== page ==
I'm in security, doing testing for internal project teams. Another consultant is typically advising them on general controls, policy and such, and telling them to come to my group to get testing done.
I think a large part of what we do is after the report, explaining what it all means, and how these various high/medium/low issues might be combined to create havoc with much more impact. Very low-key threat modeling is part of this, as someone else mentioned, story-telling. Really, it can be something of a mental pen-test, in that you've helped guide a narrative from where someone might discover issue A, leverage it to find B, and so on.
The biggest obstacle I struggle with in getting good threat modeling done is keeping the model up to date as design decisions and constraints change.
Building a threat model in to the ‘design phase’ only makes sense if you have a design phase - but an iterative dev cycle is just continuous overlapping design and dev phases. It can be really hard to recognize that a particular iteration of a design change is the one that broke one of the assumptions built into your previous threat model.
I’m really interested in ways to turn threat models into verifiable constraints and executable tests so iterative development can proceed safely in the framework of agreed security guardrails... but most threat modeling literature seems to end at ‘having a threat model’, not ‘verifying your threat model actually applies to your system’...
Covid lockdowns and WFH had a surprisingly large influence on self-service threat modeling facilitation I did for a client.
Pre-covid we would facilitate workshops interactively around a whiteboard. It turns out that starting with an empty one was essential for successfully thinking about risk.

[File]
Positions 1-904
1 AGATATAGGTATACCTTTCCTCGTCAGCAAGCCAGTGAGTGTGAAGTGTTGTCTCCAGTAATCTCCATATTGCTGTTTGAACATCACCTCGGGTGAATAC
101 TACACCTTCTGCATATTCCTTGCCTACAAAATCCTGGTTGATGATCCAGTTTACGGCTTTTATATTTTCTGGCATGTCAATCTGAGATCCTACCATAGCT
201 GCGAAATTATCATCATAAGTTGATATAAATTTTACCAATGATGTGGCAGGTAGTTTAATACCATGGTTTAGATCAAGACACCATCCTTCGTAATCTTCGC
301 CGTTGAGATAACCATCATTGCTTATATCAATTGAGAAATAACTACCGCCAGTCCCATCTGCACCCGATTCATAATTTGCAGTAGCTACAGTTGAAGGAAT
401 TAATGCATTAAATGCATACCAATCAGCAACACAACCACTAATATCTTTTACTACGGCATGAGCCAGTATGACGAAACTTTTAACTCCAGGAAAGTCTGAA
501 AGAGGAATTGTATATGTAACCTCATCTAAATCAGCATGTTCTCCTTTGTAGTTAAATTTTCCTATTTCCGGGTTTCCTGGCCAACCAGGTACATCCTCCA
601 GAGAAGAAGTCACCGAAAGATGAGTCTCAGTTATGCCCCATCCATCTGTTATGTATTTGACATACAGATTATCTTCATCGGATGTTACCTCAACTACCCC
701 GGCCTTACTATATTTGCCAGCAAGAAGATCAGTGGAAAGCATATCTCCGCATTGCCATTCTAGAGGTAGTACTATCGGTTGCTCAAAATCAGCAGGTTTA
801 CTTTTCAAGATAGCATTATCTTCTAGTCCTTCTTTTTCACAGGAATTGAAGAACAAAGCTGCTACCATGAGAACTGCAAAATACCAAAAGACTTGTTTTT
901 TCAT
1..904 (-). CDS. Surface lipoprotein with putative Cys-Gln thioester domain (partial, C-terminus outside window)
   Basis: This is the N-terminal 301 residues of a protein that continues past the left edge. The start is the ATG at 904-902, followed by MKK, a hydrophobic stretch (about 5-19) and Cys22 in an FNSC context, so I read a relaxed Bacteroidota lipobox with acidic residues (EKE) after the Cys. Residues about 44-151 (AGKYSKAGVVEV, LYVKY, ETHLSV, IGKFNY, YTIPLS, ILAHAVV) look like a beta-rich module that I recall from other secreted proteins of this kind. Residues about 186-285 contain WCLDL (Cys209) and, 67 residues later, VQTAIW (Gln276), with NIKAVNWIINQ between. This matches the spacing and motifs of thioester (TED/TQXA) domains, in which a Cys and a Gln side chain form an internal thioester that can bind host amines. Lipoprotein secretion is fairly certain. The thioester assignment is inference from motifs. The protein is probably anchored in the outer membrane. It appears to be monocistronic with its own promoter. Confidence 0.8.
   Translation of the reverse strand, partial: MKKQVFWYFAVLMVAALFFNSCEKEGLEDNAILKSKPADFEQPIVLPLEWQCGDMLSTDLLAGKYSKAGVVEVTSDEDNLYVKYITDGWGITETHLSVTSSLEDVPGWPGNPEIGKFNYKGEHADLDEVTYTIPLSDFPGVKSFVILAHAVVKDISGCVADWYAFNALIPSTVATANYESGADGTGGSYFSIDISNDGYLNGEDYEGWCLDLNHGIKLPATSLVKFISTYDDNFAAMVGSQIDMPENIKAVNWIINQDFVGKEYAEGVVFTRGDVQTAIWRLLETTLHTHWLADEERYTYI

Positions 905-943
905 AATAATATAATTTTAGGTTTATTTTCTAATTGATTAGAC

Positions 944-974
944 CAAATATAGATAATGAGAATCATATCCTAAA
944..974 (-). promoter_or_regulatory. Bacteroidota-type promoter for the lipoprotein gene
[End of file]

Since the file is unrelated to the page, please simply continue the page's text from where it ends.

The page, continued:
During lockdowns whiteboarding was difficult so we often discussed the application stack in a virtual meeting using some Powerpoint or Visio diagram provided by the team. Without fail this diagram was huge and included lots of detail. This didn’t help group discussion because basically only the author would understand it enough. After a number of these unsatisfying attempts we started having separate virtual meetings to create high-level diagrams to abstract away initial detail overload. This often resulted in teams discovering their CI/CD pipeline and have a healthy discussion about scope.
This articles points out the obvious: security engineers are fewer, it'd be cool if devs could run and maintain their own threat models, you can help people with trainings, STRIDE can be useful for beginners.
What it doesn't address are what I think are the important points of a threat model:
* What tool or format do you use for threat modeling? There's unfortunately not many solutions. Sure you can do whatever, but uniformity helps (as opposed to every team using a different format) and spreadsheets really suck. I think there's really a need for a tool/SaaS in the space.
* How do integrate threat modeling in your processes? Doing a threat model once is nice, but you need to re-visit it often and make sure it's up to date.
* How do you analyze the outcome? Threat modeling is the perfect tool to identify gaps and prioritize security work, unless people discard it as soon as they're done with it. How do you milk what you've done, and how do you make sure others prioritize what came out of the threat modeling exercise?
Most developers are underpaid. Then if people above them wear flashy suits, drive to work in sport cars or share pictures of their mansions, it's easy to then exploit the feeling of envy. Befriend a developer and then offer them good money for information - probably the simplest way.
I had the pleasure of meeting these folks while they were building out this program - It was incredible to see the work they put in to truly scale out threat modeling by enabling dev teams to understand security risk.
Kudos to them on helping push us to a more secure future!